Hi! My name is Lauren and I’ve been travelling the world for five years and counting.
Here’s where you can find out more about me and my travels
Battling a Travel Addiction From an Early Age
For as long as I can remember I’ve been obsessed with the idea of travel. I was always that person who was forever daydreaming of foreign lands and unfamiliar cultures; coming up with travel itineraries that would challenge my perceptions and help me to gain a deeper understanding of how the world works. During every spare moment, you would find me browsing guidebooks and researching faraway lands, even though I was convinced I’d never have the opportunity to visit them.
When I was five years old, my parents had to drag me home from yet another miserable English vacation where it rained non-stop and we did nothing but argue. Our week away had sucked and yet, I would have done anything to stay. I was always happiest whenever I was exploring somewhere new.
Over the next twenty years, I’d spend each year counting down to my next holiday and then as soon as I arrived, dread returning home.
In 2006, I made a huge decision.
I started putting together a tentative plan that would allow me to build a life I didn’t want to escape from. I knew that being away from home was something that made me happy, I just didn’t know how to do it more than once a year. It didn’t seem possible. I had no travel experience: I had never been away from home on my own, and never had a holiday that lasted for more than two weeks. And anyway, wasn’t travel crazy-expensive?
Studying, Working, Studying, Working
I didn’t have a huge amount of money or savings when I decided I wanted to see the world — there are no rich relatives funding my adventures. Instead, for the next five years, I made travel my priority. Whenever I wanted to buy something new, I’d equate every $30 to an extra day I could spend exploring Southeast Asia, and then suddenly, I didn’t want that new jacket or lipstick so much anymore.
My first step was to increase my savings so that I could dedicate at least a year to travel. I crossed this off the list by working various crappy retail jobs, earning $8 an hour, while studying full-time at university. I sold anything I owned that I didn’t have a sentimental attachment to. I didn’t eat out at mealtimes and I didn’t buy anything I didn’t need. I even moved in with my parents after the end of a long-term relationship!
By staying focused on this goal, I was able to save £15,000 ($24,000) over those five years, and I estimated this would be enough to keep me on the road for a year or two.
But, um, what if two years wouldn’t be enough?
Before leaving, I began to invest my time in building a framework that would allow me to be location independent — I was desperate to find something that would allow me to work from anywhere that had an Internet connection.
And I have to confess: I thought I was wasting my time. I didn’t know anybody who worked online and never really thought it was a possibility.
At the time, I was studying for a Masters in Physics — a subject I adored, but a subject that doesn’t lend itself to a career online. While studying, I came up with a list of my interests and skills and began researching if there was a way to do any of these from anywhere. If I was passionate about it, if I could make money from it, and if I could do it online, then it was something worth pursuing.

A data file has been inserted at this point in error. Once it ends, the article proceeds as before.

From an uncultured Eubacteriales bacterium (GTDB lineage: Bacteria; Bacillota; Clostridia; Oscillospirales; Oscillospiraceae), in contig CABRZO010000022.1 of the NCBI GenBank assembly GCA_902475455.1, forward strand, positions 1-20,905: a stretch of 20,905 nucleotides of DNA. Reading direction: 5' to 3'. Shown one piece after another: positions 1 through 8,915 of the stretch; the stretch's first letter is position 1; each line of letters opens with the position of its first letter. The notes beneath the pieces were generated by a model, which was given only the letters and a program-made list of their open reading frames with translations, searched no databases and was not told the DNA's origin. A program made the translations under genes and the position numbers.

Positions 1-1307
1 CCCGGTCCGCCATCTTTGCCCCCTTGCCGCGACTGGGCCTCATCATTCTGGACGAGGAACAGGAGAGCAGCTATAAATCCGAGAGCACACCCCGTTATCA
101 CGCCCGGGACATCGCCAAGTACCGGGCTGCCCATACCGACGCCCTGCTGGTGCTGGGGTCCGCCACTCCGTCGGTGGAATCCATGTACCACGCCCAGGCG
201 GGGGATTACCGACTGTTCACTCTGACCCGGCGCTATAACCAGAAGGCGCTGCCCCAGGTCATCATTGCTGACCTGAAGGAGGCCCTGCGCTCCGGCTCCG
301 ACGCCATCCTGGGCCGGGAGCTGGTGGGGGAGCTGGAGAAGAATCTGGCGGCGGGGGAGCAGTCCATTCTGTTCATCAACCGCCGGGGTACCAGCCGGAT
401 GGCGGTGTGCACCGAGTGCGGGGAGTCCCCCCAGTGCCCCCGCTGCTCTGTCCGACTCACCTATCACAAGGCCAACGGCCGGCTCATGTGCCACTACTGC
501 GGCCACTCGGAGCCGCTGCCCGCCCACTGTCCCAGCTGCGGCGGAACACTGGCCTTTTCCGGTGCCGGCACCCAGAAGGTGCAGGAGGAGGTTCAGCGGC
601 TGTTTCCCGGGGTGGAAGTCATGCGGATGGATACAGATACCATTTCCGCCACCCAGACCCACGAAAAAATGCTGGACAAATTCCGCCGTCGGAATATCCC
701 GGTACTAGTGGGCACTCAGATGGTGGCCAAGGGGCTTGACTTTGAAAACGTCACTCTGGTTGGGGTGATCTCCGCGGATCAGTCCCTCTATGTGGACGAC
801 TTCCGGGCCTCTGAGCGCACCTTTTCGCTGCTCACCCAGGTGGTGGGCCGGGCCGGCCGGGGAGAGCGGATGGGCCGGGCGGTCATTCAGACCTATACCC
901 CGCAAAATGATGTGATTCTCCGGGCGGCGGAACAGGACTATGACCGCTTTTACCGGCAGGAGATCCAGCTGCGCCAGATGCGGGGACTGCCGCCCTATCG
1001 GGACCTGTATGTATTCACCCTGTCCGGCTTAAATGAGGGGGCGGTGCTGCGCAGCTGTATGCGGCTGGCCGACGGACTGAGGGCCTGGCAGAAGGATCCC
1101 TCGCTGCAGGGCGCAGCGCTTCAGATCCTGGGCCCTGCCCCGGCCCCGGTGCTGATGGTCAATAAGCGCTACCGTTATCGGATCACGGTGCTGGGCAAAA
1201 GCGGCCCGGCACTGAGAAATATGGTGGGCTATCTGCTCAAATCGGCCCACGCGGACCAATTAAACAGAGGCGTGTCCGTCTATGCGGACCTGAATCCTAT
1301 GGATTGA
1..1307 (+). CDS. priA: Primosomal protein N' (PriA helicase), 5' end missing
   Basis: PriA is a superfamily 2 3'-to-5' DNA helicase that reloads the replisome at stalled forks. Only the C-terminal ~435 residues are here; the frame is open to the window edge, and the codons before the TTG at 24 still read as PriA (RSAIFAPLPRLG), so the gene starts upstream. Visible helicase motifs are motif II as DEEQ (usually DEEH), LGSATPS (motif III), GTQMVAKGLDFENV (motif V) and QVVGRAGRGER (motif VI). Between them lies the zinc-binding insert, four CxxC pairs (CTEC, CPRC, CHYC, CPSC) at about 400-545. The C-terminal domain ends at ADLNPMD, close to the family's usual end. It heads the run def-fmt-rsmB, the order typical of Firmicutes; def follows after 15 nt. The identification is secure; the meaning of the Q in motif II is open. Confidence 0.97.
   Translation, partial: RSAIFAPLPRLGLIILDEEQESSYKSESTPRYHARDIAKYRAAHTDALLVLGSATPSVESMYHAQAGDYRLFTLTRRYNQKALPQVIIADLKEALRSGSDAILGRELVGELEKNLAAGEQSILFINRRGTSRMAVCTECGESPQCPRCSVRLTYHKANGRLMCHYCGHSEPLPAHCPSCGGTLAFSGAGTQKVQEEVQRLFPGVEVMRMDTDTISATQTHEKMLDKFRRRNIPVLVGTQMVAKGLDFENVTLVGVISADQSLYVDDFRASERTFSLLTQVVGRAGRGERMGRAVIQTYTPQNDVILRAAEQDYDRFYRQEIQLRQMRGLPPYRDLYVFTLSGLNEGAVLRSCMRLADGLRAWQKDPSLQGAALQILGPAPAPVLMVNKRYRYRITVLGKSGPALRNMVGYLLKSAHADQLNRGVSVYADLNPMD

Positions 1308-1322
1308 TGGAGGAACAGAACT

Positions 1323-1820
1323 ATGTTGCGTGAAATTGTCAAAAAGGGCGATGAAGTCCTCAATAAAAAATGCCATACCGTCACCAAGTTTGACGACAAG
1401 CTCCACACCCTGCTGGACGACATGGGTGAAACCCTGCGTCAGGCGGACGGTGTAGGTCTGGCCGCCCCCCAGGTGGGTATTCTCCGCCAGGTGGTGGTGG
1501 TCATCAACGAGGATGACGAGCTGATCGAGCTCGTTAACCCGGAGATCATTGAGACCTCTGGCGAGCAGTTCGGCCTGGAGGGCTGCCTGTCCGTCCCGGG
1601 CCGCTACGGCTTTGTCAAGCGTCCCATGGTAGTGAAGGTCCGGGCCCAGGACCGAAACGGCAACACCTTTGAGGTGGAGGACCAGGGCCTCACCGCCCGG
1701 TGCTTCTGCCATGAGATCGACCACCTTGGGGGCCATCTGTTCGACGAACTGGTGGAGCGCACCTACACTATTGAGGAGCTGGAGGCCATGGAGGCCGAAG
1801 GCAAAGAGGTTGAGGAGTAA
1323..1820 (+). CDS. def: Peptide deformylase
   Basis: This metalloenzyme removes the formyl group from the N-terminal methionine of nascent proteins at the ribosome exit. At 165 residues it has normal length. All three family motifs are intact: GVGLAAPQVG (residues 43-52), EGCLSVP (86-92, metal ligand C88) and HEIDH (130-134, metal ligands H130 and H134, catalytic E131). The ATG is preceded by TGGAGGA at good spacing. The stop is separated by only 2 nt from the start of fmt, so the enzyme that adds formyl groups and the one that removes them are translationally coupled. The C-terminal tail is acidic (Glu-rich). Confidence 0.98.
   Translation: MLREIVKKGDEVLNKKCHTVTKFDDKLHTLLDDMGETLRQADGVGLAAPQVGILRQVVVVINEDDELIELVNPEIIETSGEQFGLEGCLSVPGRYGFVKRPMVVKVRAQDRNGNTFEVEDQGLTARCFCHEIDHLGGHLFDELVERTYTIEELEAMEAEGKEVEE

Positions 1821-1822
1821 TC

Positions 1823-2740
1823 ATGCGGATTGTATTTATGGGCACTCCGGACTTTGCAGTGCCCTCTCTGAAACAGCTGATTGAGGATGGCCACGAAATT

I slowly built up a writing portfolio that would help me find freelance writing and editing jobs. I researched english and physics tutoring online (but nobody hired me, ha), and built terrible websites sites to bring in income via affiliate sales and advertising (they didn’t). I taught myself graphic design and computer programming (and sucked at both).
The majority of these failed horribly, often making me several dollars after months of hard work, but I didn’t give up.
The work I do has fluctuated over the years and it’s still evolving now — from having an income solely from placing adverts all over Never Ending Footsteps to backing away from the advertising and focusing freelance writing. Then moving away from freelance writing to create a passive income. Diversification is key when you work online, so you have to be cool with change.
In 2016, I fund my travels through a combination of several different things:
Freelance writing: I’m the Student Travel Expert for About.com and a senior writer for travel technology site, Too Many Adapters.
Book royalties: I gained a publishing deal through this blog[!] and earn royalties from the sales of How Not to Travel the World.
Travel planning: I occasionally offer a travel planning service to help readers prepare for their travels abroad.
Affiliate sales: The majority of my income comes from affiliate sales on Never Ending Footsteps — if I recommend a hostel, or a book, or a backpack, or a travel insurance company and you decide to purchase it through one of the links on my website, I earn a small percentage of that sale at no extra cost to you. I love this way of monetising Never Ending Footsteps because it means I can keep the advertising off of the site, I don’t have to resort to taking freebies, and I can remain fully independent.
To reach this point — where I can cover my expenses and travel full-time — took many, many years of hard work and lots of trial and error. I made hundreds of mistakes, wasted energy, and squandered time — all so that I could spend the first few years of my trip spending more time staring at a laptop than lying on a beach.
Preparing to Leave and Conquering Anxiety
Let’s get back to the story.
I was about six months away from leaving when I hit a wall.
With everything set in place, I finally felt able to follow my dreams. I just had one very big problem.
Guys, I suffer from an debilitating anxiety disorder.
I had my first panic attack at age sixteen. I didn’t know what was happening, but I was convinced I was dying.